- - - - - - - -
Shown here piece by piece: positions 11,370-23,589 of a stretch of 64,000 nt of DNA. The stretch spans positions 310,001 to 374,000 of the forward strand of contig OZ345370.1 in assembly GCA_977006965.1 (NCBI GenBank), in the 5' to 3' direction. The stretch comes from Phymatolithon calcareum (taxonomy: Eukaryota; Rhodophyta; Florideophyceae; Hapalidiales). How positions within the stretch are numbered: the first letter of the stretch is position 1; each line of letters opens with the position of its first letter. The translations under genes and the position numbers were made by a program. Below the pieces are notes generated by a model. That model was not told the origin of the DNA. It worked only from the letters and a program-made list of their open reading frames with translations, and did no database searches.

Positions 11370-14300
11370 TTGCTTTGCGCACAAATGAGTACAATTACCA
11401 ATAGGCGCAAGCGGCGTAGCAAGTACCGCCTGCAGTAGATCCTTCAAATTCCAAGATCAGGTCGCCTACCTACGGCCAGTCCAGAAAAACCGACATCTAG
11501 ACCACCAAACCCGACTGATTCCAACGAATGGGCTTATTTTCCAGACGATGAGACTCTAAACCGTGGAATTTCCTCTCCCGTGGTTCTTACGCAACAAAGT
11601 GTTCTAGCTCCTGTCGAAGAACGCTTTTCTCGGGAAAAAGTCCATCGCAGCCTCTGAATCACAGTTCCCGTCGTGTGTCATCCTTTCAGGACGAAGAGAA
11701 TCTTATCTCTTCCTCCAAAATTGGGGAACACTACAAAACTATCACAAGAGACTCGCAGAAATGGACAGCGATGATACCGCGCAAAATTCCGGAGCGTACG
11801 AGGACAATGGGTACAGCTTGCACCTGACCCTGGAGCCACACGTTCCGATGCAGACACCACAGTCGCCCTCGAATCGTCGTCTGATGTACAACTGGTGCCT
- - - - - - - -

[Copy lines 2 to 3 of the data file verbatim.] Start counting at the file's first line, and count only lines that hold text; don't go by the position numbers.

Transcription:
Positions 11370-14300
11370 TTGCTTTGCGCACAAATGAGTACAATTACCA